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  12. Froff Life

    Froff Life A Local
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    If you want to get back for your buck out of the epic pass, my advice would be to do 2 resorts like Skichanger suggested. Start at either Nozawa, Shiga or Madaro as they are all lift connected ski areas. Then finish the trip with 5 days at Hakuba.

    The bus system at Hakuba is ok, it can get crazy packed on a powder day or weekends and the time tables aren't great. But if you stay at Happo-One you could ski there for 2 days, one day at Iwatake, one at Tsugaike 1 and one at 47/Goryu.

    However if you wern't to fussed with using the epic pass, then skip Hakuba (unless you have a car) and do a combo of Nozawa/Myoko/Nozawa/Shiga. I'd pick just two as you lose half a day transferring between. Nozawa Onsen has the best village, but that time of year it will be crazy busy!
     
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  13. Hunter

    Hunter Part of the Furniture
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    Ski Nozawa mid week and be at Madarao on the weekend etc
    Go early Feb as all the Australian families have gone back to school.........
     
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  14. Froff Life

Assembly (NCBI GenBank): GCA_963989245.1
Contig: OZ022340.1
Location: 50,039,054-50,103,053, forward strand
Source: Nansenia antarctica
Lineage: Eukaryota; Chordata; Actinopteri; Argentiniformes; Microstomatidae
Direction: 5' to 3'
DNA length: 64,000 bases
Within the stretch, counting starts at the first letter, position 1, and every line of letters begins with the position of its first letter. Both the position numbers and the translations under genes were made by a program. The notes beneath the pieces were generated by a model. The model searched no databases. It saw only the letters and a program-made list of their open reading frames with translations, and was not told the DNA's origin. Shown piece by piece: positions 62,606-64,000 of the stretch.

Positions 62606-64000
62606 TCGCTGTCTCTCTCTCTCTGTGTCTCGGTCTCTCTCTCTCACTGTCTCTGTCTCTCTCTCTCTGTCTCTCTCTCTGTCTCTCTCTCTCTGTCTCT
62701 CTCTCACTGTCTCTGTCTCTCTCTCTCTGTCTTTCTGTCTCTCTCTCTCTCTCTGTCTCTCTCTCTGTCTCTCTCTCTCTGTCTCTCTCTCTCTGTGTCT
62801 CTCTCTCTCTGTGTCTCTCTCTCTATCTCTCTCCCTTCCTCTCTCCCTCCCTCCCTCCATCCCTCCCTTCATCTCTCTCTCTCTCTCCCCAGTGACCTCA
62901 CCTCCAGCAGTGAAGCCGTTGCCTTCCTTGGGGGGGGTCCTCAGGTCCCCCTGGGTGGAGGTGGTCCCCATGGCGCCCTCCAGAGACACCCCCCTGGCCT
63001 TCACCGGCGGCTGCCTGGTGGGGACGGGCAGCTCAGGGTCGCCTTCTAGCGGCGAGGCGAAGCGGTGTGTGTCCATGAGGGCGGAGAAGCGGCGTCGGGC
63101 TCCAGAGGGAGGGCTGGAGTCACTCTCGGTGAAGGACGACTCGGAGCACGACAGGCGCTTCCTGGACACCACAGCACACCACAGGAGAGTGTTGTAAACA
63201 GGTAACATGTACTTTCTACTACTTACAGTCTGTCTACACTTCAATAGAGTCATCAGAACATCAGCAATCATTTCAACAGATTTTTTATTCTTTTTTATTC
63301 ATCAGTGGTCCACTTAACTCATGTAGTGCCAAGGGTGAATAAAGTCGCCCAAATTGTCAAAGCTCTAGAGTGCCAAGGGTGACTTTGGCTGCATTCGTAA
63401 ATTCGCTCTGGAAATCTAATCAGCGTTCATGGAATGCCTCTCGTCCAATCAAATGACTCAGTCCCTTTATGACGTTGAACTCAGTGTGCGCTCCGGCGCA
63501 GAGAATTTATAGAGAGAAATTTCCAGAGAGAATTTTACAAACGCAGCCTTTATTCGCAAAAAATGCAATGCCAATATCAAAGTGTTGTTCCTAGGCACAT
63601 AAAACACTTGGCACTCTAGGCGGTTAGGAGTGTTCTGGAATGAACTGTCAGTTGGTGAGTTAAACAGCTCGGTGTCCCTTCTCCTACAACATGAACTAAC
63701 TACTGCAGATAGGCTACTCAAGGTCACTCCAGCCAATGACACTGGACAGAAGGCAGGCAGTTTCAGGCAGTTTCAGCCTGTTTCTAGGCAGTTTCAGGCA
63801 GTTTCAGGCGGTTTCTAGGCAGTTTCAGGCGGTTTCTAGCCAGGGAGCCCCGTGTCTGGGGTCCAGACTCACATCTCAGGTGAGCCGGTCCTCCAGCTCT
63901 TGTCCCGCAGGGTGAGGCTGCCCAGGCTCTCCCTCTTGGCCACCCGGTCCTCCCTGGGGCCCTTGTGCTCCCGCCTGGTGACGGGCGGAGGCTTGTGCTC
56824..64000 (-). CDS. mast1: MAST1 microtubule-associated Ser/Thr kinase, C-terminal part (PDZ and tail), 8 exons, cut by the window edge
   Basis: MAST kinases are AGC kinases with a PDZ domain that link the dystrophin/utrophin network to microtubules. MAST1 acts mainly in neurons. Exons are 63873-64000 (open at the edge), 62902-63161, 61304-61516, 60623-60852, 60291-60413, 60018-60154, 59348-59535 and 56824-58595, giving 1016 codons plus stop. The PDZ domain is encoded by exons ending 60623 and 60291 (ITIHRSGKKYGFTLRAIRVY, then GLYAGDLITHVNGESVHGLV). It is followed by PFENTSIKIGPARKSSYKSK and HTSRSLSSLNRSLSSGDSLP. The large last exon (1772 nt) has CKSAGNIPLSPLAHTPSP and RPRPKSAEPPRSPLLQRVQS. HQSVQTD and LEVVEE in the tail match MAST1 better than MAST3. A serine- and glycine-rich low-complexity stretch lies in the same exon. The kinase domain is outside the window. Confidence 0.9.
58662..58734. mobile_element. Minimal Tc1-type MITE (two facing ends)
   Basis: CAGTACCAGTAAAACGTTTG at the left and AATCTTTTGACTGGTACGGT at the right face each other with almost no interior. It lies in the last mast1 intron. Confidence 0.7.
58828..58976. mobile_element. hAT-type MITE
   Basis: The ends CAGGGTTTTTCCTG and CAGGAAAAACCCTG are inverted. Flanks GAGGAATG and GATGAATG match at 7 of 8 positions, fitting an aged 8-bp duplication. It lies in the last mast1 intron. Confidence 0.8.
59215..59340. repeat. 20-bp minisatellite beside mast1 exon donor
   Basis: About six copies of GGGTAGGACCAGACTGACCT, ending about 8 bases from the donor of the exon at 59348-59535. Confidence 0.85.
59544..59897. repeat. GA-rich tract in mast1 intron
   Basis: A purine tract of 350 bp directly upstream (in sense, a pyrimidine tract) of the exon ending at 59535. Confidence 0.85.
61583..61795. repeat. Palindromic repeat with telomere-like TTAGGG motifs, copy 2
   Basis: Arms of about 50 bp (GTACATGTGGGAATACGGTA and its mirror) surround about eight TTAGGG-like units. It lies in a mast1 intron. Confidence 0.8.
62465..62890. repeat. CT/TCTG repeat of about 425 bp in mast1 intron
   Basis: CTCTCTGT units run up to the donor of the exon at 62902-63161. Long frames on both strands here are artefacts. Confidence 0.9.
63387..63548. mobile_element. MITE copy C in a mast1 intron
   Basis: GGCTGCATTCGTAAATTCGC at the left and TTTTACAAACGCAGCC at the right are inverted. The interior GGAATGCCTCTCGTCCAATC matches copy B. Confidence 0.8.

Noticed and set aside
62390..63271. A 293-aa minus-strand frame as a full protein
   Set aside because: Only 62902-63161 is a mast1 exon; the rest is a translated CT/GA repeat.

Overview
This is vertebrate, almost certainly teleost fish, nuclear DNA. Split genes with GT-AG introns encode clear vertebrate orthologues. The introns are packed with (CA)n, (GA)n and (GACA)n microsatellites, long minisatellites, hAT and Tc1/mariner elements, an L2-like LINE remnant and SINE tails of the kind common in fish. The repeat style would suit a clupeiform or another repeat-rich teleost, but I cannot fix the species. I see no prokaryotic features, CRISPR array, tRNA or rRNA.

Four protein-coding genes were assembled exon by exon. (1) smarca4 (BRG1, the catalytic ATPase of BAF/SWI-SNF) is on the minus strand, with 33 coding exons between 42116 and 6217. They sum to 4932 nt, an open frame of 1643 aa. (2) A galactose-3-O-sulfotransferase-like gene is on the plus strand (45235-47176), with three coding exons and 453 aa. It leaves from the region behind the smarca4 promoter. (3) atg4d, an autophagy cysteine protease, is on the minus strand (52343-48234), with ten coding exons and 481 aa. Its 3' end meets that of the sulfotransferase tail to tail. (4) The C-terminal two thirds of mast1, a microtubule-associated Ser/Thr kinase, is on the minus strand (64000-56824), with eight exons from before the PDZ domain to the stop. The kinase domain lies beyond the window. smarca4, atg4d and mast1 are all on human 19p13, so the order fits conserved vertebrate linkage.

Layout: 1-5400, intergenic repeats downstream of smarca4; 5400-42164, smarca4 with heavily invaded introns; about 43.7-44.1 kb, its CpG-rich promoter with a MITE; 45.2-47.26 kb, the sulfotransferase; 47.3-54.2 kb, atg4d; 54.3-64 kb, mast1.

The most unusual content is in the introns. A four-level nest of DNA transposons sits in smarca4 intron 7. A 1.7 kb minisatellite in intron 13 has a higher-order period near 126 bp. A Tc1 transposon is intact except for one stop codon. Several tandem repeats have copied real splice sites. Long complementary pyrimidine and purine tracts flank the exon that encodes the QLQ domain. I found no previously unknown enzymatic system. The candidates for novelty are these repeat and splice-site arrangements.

Froff Life A Local
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    I haven't visited Noz in 5 years, and never Madaro, but do either get busy during the Chinese New Year period? Tues Feb 5 2019
     
  15. skichanger

    skichanger A Local
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    Madarao, not yet but maybe in the future. It has has new Chinese owners. The same ones that own Appi.

    We are already seeing changes. When I arrived last Sunday I could see earthworks across the valley from Chalet MAdarao. Yesterday Madarao Mountain Resort posted a video on facebook saying mountain biking was beginning in July.
    [​IMG]
     
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  16. Hunter

    Hunter Part of the Furniture
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    That is very interesting do you have a link to the new owners website please
    Hope they dont screw up what is a great hill
     
  17. Kash

    Kash Hard Yards

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    @Hunter is right. I wouldn't be doing Shiga for your first Japan trip. You want to fully Japan experience with the après feel as well, not just uncrowded slopes with no aussies. For a first trip, I'd recommend: